Call for EU ban on flavoured cigarettes

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The animal rights group, the British Union for the Abolition of Vivisection, said last night it would write to British American Tobacco to demand that the company end live animal tests involving cigarettes. And ministers are to push for a Europe-wide ban on chocolate-flavoured cigarettes after The Independent revealed that Britain's largest tobacco company had tested them on rats.

The Department of Health said it wants to tighten EU laws on cigarettes to ban chocolate and other flavouring additives. Cigarettes tasting of vanilla and liquorice are sold in the UK, but chocolate is banned. Ministers want the rest of Europe to follow British restrictions. In yesterday's Independent, a scientific report showed BAT had tested ingredients including chocolate, maple syrup, tea, wine and spearmint in Canada.

Health ministers also plan to reduce the number of ingredients in British cigarettes. A spokeswoman said: "We will make clear to other EU countries that we want them to come up to our level of regulation."

BAT, whose brands include Rothmans and Lucky Strike, tested cigarettes laced with 482 ingredients, including sherry, cocoa, corn syrup and cherry juice on animals. The paper, written by three BAT scientists for the journal Food and Chemical Toxicology, said the tests were designed to discover the health effects of additives. BAT denied that it was testing their appeal to young people, and said the flavours were added to enhance the taste.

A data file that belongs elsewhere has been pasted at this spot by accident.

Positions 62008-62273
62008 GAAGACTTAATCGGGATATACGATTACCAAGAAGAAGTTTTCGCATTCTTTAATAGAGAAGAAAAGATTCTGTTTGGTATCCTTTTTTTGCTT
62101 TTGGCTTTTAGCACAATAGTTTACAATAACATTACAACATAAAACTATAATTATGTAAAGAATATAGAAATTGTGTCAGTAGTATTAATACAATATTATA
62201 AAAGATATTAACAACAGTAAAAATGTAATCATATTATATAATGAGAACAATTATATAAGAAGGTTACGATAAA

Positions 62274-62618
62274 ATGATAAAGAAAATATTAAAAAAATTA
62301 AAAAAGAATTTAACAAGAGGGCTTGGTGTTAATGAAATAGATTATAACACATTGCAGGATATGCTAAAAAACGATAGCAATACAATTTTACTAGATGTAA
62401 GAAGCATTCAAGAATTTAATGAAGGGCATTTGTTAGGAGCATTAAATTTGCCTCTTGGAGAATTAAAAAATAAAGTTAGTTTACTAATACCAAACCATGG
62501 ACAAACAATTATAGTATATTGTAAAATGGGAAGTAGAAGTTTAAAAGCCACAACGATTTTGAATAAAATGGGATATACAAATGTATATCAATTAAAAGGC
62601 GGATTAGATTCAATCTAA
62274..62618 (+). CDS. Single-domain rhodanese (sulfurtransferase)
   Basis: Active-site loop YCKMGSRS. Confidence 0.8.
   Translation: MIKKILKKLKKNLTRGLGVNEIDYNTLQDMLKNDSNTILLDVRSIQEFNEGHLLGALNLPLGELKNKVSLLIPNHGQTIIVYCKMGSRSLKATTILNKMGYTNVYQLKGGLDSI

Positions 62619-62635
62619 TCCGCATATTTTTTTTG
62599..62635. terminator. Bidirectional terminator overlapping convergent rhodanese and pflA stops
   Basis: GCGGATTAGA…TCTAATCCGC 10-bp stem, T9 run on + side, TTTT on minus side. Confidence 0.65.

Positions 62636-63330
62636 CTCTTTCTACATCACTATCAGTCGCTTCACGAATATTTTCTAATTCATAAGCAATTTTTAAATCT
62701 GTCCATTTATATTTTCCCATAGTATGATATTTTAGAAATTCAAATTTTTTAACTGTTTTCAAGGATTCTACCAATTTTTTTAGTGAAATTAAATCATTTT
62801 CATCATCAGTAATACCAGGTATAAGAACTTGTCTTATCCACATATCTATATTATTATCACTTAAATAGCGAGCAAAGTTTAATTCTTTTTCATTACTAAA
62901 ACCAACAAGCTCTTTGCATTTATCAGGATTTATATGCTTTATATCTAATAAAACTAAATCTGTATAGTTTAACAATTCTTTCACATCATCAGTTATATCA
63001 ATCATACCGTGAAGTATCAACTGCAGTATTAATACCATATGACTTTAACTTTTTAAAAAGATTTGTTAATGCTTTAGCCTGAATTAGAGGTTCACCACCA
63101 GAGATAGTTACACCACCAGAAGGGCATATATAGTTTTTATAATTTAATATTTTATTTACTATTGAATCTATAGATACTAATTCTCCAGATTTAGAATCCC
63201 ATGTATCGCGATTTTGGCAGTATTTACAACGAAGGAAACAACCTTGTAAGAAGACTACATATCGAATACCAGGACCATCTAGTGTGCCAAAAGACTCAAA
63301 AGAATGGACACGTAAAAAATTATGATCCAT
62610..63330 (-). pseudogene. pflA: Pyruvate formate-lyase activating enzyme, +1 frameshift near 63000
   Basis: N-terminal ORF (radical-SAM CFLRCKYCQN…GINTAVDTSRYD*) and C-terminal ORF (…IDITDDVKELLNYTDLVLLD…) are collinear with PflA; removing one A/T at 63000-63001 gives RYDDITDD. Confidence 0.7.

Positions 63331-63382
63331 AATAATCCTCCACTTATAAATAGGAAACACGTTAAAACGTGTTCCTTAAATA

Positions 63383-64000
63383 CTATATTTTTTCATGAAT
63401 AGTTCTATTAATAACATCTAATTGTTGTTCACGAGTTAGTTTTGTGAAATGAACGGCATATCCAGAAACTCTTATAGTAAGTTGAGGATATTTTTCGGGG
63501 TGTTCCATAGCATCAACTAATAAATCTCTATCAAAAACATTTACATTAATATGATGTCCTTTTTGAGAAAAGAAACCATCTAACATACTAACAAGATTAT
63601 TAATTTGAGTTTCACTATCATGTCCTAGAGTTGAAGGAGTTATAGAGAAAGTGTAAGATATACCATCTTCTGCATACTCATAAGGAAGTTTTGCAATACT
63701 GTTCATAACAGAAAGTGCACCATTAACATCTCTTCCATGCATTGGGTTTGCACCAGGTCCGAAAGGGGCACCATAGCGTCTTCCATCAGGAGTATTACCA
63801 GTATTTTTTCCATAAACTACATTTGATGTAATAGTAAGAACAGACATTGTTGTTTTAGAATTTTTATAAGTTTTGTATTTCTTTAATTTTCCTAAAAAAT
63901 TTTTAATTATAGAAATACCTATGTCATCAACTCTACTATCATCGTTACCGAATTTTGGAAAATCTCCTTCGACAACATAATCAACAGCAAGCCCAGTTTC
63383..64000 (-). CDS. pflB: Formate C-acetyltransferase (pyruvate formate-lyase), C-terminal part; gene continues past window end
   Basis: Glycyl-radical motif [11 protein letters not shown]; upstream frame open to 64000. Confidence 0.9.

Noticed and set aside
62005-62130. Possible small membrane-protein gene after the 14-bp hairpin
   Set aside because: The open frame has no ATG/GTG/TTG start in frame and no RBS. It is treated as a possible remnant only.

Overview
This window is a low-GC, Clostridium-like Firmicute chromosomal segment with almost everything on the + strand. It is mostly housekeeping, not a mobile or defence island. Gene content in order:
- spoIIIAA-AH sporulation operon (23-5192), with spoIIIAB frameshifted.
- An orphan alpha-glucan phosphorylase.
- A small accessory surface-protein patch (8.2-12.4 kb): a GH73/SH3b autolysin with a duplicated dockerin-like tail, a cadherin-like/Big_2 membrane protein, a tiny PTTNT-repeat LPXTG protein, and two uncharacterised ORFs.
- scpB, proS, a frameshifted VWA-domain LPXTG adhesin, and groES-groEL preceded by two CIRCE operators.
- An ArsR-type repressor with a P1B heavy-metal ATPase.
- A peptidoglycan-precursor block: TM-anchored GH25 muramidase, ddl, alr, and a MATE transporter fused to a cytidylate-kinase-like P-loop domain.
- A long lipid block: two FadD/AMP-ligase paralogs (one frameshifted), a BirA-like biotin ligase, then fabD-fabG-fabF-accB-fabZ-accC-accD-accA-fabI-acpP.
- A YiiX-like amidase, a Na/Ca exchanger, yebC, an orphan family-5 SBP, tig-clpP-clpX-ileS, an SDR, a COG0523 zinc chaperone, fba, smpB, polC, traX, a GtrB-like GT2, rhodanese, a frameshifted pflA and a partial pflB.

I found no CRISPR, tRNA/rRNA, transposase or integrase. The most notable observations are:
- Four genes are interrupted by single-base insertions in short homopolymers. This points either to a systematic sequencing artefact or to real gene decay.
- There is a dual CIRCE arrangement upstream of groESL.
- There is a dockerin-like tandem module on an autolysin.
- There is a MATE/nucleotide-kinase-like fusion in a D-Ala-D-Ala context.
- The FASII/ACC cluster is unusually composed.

Ann Tradigo, a spokeswoman for BAT, said yesterday: "Ingredients are added only in very, very minuscule quantities, so the harshness of the tobacco is taken away, but you can't taste anything in the cigarettes. We have added ingredients for years and they have been approved by governments around the world, including the UK."

Politicians and anti-smoking campaigners said adding sweet ingredients could entice children to smoke and condemned the practice. A British Medical Association spokeswoman said: "Half of all smokers will die. We are not talking quick easy deaths. Lung cancer can be a long, drawn-out, painful experience. Enticing children to an addiction that will probably kill them is reprehensible. Cigar-ettes are engineered to be as highly addictive as possible and it is time the Government took serious action to tackle this."

Amanda Sandford, research director of the anti-smoking group Ash, said: "What [tobacco companies] are trying to do is make the product more appealing. They can't be seen to market their products at children but if they want to stay in business they have to get children to smoke, because existing smokers are trying to give up."

Four years ago, Chris Davies, Liberal Democrat MEP for the North-west of England, pushed through an EU law restricting the way cigarettes are marketed and sold. He said: "Adding chocolate to cigarettes is very similar to alcopops. We will have to play catch-up and reinforce the principle that there should be no additives that would encourage people to smoke for the first time."

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